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A second mark by which you may unmistakably distinguish Empire is: "Domestic policy becomes subordinate to foreign policy."

That happened to Rome. It has happened to every Empire. The consequences of its having happened to the British Empire are tragically appearing. The fact now to be faced is that it has happened also to us. It needs hardly to be argued that as we convert the nation into a garrison state to build the most terrible war machine that has ever been imagined on earth, every domestic policy is bound to be conditioned by our foreign policy.

The voice of government is saying that if our foreign policy fails we are ruined. It is all or nothing. Our survival as a free nation is at hazard.

That makes it simple, for in that case there is no domestic policy that may not have to be sacrificed to the necessities of foreign policy—even freedom. It is no longer a question of what we can afford to do; it is what we must do to survive. If the cost of defending not ourselves alone but the whole non-Russian world threatens to wreck our solvency, still we must go on. Why? Because we cannot stand alone. The first premise of our foreign policy is that without allies we are lost. At any cost therefore we must have them. If our standard of living falls, that cannot be helped.

We are no longer able to choose between peace and war. We have embraced perpetual war. We are no longer able to choose the time, the circumstance or the battlefield. Wherever and whenever the Russian aggressor attacks, in Europe, Asia, or Africa, there we must meet him. We are so committed by the Truman Doctrine, by examples of our intention, by the global posting of our armed forces, and by such formal engagements as the North Atlantic Treaty and the Pacific Pact.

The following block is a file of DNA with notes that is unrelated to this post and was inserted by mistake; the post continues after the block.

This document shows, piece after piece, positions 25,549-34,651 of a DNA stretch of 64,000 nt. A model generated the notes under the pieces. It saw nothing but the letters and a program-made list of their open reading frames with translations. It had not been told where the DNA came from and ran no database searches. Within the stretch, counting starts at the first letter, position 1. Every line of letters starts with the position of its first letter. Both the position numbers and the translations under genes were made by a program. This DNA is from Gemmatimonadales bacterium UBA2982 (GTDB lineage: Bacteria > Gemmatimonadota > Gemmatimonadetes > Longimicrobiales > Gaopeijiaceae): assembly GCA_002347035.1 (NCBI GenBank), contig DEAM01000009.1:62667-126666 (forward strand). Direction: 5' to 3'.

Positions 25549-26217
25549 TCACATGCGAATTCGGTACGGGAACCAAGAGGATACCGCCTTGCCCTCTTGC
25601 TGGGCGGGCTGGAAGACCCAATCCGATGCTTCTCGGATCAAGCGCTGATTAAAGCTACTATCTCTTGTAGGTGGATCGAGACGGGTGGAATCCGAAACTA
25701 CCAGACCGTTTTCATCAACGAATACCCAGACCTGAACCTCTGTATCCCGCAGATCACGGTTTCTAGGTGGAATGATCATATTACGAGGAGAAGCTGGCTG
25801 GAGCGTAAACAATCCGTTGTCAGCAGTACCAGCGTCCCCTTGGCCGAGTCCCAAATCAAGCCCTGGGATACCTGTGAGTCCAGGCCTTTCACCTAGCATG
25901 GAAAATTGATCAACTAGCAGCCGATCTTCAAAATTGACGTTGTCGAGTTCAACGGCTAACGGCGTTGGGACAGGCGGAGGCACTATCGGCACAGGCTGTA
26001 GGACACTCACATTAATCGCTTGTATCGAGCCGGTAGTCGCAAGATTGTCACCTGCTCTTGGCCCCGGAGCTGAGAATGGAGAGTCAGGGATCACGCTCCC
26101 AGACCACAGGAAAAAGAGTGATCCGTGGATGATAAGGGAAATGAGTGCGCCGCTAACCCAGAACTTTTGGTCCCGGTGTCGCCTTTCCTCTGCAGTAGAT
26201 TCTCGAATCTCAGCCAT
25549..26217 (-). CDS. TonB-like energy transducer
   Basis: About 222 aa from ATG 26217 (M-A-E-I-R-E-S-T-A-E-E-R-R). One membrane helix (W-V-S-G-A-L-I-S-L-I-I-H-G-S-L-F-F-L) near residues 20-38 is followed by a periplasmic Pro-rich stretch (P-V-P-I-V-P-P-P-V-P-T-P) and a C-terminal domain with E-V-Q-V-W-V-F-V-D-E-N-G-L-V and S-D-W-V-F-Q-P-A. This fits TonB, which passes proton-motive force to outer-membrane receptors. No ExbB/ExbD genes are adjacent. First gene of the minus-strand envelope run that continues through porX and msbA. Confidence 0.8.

Let it be a question of survival, and how relatively unimportant are domestic policies—touching, for example, the rights of private property, when, if necessary, all private property may be confiscated; or touching individual freedom, when, if necessary, all labor may be conscripted; or touching welfare and social security, when in a garrison state the hungry may have to be fed not by checks from the Treasury but in soup kitchens!

The American mind is already conditioned. For proof of that you may take the dumb resignation with which such forebodings as the following, from the lead editorial of The New York Times, October 31, 1951, are received by the people:

". . . the Korean war has brought a great and probably long-lasting change in our history and our way of life . . . forcing us to adopt measures which are changing the whole American scene and our relations with the rest of the world. . . . We have embarked on a partial mobilization for which about a hundred billion dollars have been already made available. We have been compelled to activate and expand our alliances at an ultimate cost of some twenty-five billion dollars, to press for rearmament of our former enemies and to scatter our own forces at military bases throughout the world. Finally, we have been forced not only to retain but to expand the draft and to press for a system of universal military training which will affect the lives of a whole generation. The productive effort and the tax burden resulting from these measures are changing the economic pattern of the land.

"What is not so clearly understood, here or abroad, is that these are no temporary measures for a temporary emergency but rather the beginning of a wholly new military status for the United States, which seems certain to be with us for a long time to come."

What a loss it would be to the Bible if the prophets had been editorial writers on The New York Times.

Never before in our history, probably never before in any history, could so dire a forecast have been made in these level tones. But what they are saying is true.

And certainly never before could people have felt, so helpless about it, as if this were not the harvest of our foreign policy but Jehovah acting through the Russians to afflict us—and nobody else responsible.

Garet Garrett -